Farrokhzad avoids infringement by creating a close relationship with the lepers, and by searching for the seeds of joy and vitality within the hopelessness. She depicts the inhabitants in their daily occupations, having meals, praying, the children playing ball and attending school.… Read more »
From DVD Beaver, posted in November 2008. A few of the links may be out of date by now. — J.R.
The following selection is not only personal but very eclectic. It’s not exactly a list of my favorite films: I prefer Erich von Stroheim’s Foolish Wives (1922) and Greed (1924) to his Blind Husbands (1919), for instance, and if I had to take one Anthony Mann film along with me to a desert island, this would undoubtedly be The Naked Spur (1953) rather than his Man of the West (1958). Similarly, my favorite films by Nicholas Ray are probably Johnny Guitar (1954) and Bitter Victory (1957), even though Party Girl (1958), for all its flaws, is still a Ray film that I’d describe as sublime. But I’ve opted in these cases for the DVDs devoted to Stroheim, Mann, and Ray that I cherish the most, and the reasons why I cherish them are stated below.
A few other caveats:
(a) There are at least two other editions of Carl Dreyer’s Gertrud (1964) —- the U.S. one from Criterion and the English one from the British Film Institute—- that are top-notch, and they’re probably easier to come by in the Western hemisphere than the Australian edition on the Madman label that I cite.… Read more »
From the June 7, 2002 Chicago Reader. This is also reprinted in my book Essential Cinema. — J.R.
Landscapes of the Soul: The Cinema of Alexander Dovzhenko
When I speak of poetry, I am not thinking of it as a genre. Poetry is an awareness of the world, a particular way of relating to reality….Think of Mandelstam, think of Pasternak, Chaplin, Dovzhenko, Mizoguchi, and you’ll realize what tremendous emotional power is carried by these exalted figures who soar above the earth, in whom the artist appears not just as an explorer of life, but as one who creates great spiritual treasures and that specific beauty which is subject only to poetry. Such an artist can discern the lines of the poetic design of being. He is capable of going beyond the limitations of coherent logic, and conveying the deep complexity and truth of the impalpable connections and hidden phenomena of life. — Andrei Tarkovsky, Sculpting in Time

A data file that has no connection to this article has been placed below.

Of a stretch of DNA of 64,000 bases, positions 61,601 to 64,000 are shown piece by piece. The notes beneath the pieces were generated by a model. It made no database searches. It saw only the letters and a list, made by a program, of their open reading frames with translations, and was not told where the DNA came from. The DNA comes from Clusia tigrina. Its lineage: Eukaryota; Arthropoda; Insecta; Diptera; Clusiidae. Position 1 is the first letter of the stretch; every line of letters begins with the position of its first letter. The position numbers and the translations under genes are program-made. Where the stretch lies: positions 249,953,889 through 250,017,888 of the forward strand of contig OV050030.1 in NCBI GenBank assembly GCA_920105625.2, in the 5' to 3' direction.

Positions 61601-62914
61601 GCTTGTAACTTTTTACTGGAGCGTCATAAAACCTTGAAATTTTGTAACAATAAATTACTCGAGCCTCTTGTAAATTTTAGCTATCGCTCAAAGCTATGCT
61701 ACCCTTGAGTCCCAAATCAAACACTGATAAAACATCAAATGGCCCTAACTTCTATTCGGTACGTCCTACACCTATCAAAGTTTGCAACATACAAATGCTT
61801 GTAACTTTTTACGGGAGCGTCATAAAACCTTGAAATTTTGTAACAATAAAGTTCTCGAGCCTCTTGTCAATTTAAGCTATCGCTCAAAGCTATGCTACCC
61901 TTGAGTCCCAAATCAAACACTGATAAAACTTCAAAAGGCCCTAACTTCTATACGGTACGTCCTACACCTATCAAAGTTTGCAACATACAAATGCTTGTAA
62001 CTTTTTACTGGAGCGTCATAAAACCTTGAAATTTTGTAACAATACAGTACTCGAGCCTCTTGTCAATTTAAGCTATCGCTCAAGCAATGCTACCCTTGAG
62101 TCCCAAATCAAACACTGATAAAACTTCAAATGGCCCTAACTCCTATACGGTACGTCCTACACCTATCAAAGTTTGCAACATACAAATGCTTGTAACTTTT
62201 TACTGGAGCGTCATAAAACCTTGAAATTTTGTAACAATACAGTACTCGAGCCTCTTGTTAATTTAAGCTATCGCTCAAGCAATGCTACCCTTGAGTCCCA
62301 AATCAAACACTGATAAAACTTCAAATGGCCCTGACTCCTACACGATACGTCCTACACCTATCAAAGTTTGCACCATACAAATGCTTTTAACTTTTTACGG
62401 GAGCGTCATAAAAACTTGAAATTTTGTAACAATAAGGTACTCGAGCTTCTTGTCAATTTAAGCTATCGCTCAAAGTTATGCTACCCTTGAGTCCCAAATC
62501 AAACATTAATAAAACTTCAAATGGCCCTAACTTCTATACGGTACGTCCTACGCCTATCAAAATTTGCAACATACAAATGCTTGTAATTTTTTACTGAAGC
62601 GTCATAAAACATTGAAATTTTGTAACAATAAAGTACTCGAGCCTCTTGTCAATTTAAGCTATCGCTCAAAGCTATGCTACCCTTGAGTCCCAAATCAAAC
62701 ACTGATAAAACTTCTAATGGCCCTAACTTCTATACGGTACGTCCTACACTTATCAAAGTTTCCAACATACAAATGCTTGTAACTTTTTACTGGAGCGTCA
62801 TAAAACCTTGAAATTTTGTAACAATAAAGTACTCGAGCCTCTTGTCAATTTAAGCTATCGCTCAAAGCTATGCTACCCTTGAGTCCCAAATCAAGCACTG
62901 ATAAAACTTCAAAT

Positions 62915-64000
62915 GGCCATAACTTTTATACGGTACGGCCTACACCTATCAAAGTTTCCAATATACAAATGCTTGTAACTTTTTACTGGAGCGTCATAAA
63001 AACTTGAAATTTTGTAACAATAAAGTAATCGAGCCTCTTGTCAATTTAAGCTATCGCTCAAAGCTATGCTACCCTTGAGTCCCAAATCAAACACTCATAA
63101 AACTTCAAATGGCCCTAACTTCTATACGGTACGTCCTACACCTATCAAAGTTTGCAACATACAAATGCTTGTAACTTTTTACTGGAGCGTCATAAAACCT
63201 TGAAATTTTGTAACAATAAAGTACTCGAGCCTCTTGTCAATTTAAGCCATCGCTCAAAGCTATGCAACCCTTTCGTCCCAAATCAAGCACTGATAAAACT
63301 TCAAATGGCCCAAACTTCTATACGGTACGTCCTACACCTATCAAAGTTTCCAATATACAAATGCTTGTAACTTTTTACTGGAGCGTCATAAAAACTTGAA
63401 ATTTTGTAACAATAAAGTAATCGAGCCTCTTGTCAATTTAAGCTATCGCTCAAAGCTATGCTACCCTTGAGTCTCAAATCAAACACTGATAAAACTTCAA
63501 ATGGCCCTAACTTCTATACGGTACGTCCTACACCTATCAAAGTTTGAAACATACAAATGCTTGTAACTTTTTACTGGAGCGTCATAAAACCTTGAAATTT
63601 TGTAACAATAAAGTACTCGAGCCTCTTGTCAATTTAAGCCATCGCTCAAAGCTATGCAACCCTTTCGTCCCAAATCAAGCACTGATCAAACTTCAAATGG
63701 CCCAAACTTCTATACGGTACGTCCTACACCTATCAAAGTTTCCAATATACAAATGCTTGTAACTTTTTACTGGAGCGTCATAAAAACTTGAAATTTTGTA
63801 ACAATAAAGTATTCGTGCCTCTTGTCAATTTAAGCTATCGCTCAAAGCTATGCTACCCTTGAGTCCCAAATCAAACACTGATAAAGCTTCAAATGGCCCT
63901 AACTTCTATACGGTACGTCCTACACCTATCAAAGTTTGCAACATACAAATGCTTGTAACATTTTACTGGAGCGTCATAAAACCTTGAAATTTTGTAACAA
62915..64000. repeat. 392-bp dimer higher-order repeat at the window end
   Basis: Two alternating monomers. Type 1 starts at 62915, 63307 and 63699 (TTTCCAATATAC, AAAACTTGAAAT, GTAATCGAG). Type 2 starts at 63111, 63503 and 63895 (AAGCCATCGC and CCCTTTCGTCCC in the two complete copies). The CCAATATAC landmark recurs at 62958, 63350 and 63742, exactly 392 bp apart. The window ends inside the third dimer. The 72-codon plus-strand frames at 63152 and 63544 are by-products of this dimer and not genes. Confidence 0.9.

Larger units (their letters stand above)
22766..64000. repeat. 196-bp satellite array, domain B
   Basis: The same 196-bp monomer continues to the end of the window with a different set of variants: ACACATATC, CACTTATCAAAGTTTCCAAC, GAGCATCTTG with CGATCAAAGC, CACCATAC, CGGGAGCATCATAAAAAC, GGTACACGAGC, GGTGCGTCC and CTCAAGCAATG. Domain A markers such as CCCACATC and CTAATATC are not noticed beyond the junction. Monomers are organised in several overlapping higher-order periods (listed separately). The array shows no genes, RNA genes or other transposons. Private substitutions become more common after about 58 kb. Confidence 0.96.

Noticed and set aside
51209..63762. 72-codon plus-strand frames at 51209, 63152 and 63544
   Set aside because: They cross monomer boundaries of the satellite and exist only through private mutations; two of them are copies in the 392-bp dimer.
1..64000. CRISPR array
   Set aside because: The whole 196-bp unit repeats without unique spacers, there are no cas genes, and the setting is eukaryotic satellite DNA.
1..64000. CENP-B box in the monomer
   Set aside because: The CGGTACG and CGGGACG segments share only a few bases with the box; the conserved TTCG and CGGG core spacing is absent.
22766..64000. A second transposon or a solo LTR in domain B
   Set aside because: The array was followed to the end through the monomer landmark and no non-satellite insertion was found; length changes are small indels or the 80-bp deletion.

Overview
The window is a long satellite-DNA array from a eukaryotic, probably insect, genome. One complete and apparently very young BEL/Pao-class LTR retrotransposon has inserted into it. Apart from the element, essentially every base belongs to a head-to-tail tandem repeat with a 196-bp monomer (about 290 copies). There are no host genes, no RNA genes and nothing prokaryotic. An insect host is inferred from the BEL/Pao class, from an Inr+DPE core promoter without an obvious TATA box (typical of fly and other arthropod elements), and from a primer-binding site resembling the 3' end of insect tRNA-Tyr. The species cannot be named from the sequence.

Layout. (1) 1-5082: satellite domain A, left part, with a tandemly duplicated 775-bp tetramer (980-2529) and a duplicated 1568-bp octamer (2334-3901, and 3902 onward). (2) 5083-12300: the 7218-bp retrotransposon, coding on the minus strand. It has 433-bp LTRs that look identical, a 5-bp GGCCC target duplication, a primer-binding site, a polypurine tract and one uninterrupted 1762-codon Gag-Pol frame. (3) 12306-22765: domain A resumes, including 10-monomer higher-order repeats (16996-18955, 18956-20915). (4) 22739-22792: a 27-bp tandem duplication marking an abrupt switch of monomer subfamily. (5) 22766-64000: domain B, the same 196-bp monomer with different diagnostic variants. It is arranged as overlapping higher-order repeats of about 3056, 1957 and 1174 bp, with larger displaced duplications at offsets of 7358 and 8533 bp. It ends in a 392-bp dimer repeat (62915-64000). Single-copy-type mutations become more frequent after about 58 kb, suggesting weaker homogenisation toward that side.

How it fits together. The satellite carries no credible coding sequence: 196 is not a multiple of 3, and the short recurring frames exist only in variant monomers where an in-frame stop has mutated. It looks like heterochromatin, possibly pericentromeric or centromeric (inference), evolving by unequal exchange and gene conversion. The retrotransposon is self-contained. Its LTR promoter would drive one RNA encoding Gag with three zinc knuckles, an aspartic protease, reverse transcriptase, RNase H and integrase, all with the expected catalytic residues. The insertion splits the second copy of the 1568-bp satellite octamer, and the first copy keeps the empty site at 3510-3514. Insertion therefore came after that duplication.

It is possible that we are still in a pre-historic stage of cinema, for the great history of cinema will begin when it leaves the frame of ordinary artistic representation and grows into a tremendous and extraordinarily encompassing perceptive category. — Alexander Dovzhenko, 1933
Ukrainian writer-director Alexander Dovzhenko may be the most neglected major filmmaker of the 20th century.… Read more »
From the May 24, 2002 Chicago Reader. — J.R.
** (Woth seeing)
Directed by Jonathan Parker
Written by Parker and Catherine di Napoli
With David Paymer, Crispin Glover, Glenne Headly, Joe Piscopo, Maury Chaykin, and Seymour Cassel.
Jonathan Parker’s first feature adapts Herman Melville’s eerie 1853 novella “Bartleby” (also known as “Bartleby the Scrivener”) with the kind of fidelity to mood and feeling that’s rare among movie adaptations of literary classics. The action has been updated roughly a century and a half, the setting transferred from Wall Street to a building perched on a hilltop over a freeway in an unnamed American location. Characters have been added, significant plot details altered, and a strategic part of the exposition shifted from the end of the tale to near the beginning. Yet the story still has much of the same maddening mystery, conviction, and unsettling comedy that Melville gave it.
The added epilogue is harder to justify and much less successful, and the filmmaking throughout, starting with the early use of slow motion, is needlessly fussy and self-conscious. But these are forgivable flaws in a first feature, one that updates Melville’s story and conception without betraying it.
The nameless narrator of the original is a lawyer on the verge of retirement looking back on the events he describes from a distance of many years.… Read more »
From the Chicago Reader (October 1, 1989). — J.R.
Whether this goofy 1989 black comedy is a total success is debatable, but you’ve got to admit it’s different. Postmodern comic magicians Penn Jillette and Teller play themselves in a script of their own devising, which is deftly delivered by director Arthur Penn (Bonnie and Clyde, Night Moves). After Jillette brazenly announces on national TV that his life would be more exciting if someone tried to kill him, a bizarre series of murder attempts ensues during an engagement in Atlantic City, and it becomes increasingly difficult to determine who’s pulling the strings. Deconstructing illusion, Penn and Teller’s stock in trade, becomes the modus operandi of the plot — like a farcical version of House of Games, with heaps of good-natured gore added and a literally unbelievable grand finale — and the dynamic duo make the most of it. With Caitlin Clarke, David Patrick Kelly, Leonardo Cimino, and Celia McGuire. (JR) 90 min.